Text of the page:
Monday, April 22, 2013

Dent de Lion

To many people this bright flower is a weed to get rid of. A gardener, or home owner looking after the lawn, will spray it, mow it, dig it out - do whatever they can to get rid of this stubborn blossom. Yes, today I am talking about the common dandelion.

Dent De Lion is French and means 'teeth of the lion', which aptly describes the flower of this hardy plant.

The first mention of the dandelion goes back to the Arabian physicians of the tenth and eleventh centuries. This medicinal plant was referred to as sort of a wild endive and called taraxcacon.
In Wales, there is reference to the plant as early as the thirteenth century.

Dandelions are seen throughout history. Ancient Egyptians, Greek, Romans made use of them and the plant is a staple in Chinese traditional medicine for over a thousand years. (I also hear they make good wine!)

It is thought that dandelions came over on the Mayflower, not as a pesky stowaway but purposely for their medicinal qualities. Dandelions have been used to help the liver remove toxins from the bloodstream, as a diuretic and the help the digestive system work at peak efficiency.

At one time, these sunny blossoms were a favourite in gardens in Europe. And what is more fun for a child then to run through a field full of 'lion's teeth'? If said child can catch a flying dandelion seed, he or she gets to make a wish.
Dandelions have been used to heal things like dandruff, baldness, toothaches, sore, fever, rotting gums, weakness, lethargy, depression and vitamin deficiencies.

The dandelion contains more vitamin A than spinach,  more vitamin C than tomatoes and are full of iron, calcium and potassium.

As any gardener can tell you, dandelions are masters of survival. They are fast growers - going from bud to seed in days - and a plant can live for several years. The root, which sinks deeper over the years, can go down 15 feet. The root clones when divided and one inch of root can grow a new dandelion. They also grow in the strangest places; a dandelion can push its way through gravel and cement to thrive in otherwise barren areas.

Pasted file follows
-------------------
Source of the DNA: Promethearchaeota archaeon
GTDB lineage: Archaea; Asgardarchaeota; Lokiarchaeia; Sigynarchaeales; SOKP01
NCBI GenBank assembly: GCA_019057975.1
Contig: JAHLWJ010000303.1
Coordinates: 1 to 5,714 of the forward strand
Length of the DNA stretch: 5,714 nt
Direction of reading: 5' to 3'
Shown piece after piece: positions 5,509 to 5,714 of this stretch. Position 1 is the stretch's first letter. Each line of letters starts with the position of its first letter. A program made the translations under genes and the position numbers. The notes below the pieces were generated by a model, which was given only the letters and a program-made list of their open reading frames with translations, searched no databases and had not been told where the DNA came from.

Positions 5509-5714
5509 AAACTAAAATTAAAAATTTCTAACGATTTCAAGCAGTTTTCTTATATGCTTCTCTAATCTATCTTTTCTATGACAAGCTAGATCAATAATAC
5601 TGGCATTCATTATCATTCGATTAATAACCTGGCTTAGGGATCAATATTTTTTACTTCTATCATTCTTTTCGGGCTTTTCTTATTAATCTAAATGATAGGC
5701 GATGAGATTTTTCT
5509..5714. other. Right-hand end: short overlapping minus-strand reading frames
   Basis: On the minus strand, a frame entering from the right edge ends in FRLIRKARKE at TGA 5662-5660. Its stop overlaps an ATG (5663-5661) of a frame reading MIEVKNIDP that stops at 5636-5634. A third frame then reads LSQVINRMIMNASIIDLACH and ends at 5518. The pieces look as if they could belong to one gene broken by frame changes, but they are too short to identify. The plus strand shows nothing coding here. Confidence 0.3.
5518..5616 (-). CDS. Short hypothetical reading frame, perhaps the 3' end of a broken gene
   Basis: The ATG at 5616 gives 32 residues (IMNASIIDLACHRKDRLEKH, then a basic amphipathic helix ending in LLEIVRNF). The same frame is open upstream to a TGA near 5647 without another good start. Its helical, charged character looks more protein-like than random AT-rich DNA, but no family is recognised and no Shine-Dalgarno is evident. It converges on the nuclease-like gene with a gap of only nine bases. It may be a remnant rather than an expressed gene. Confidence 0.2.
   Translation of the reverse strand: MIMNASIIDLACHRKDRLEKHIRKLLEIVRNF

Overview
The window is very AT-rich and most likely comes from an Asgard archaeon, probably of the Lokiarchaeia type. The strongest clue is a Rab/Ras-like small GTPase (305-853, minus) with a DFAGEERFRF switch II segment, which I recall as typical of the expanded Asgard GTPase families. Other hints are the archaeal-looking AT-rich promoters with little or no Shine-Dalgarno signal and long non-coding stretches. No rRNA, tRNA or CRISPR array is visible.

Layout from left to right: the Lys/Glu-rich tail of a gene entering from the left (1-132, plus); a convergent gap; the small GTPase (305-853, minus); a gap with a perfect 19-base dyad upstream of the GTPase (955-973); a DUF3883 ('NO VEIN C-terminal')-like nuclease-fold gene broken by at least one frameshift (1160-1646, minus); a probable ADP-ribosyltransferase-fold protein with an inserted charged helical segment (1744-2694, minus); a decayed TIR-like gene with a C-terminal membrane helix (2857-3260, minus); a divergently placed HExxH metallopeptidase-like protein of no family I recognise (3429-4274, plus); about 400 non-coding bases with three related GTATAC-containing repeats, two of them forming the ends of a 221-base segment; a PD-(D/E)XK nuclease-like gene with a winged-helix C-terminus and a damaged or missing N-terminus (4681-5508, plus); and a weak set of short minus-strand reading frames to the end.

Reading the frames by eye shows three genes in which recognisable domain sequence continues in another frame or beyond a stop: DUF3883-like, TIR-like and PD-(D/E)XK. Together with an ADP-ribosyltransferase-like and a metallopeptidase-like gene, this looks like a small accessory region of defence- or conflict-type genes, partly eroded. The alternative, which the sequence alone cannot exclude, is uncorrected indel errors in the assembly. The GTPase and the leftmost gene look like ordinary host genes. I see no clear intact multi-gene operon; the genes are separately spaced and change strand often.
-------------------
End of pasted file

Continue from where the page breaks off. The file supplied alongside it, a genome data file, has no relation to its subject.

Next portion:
Believe it or not, dandelions are also good for your lawn. They have wide spreading roots that loosen hard-packed soil, aerate the earth and help reduce erosion.

The plant has a deep taproot, which pulls nutrients such as calcium from deep in the soil. It then makes the nutrients available to other plants and fertilizes the grass.

So the next time you decide to eradicate all the dandelions on your lawn pause for a moment. Considering all the benefits of this much aligned plant, is it really necessary to destroy it?

Thanks to A Modern Herbal website and the Maine Organic Farmers and Gardeners Association website for the information on the dandelion.

I hope you find the beauty around you.

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  1. I never new dandelion history and all its properties. I have a recipe for Dandelion Wine and use the leaves for part of the lettuce in the salad. Thanks for the great lesson. Your fan Lana Lee

    1. I was out walking on Saturday and they were all around so I started taking some photos of the flowers. From that I got this entry. Thanks so much for reading and commenting. You will have to let me know how the wine is and I was reading that you only use the young, tender leaves for salad. The older ones are bitter. Just like people! LOL

    2. My Grandparents and Mom made some years back but I was to young too taste it. However they said it was pretty good. I also have a recipe for Rhubarb wine. I never tasted that either. Keep on Karen you are doing a great job. Lana Lee

  2. Aw, this was an extremely good post. Taking a few minutes and actual effort to produce a
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    1. Thank you. It was fun to write! I procrastinate all the time too but I'm getting better.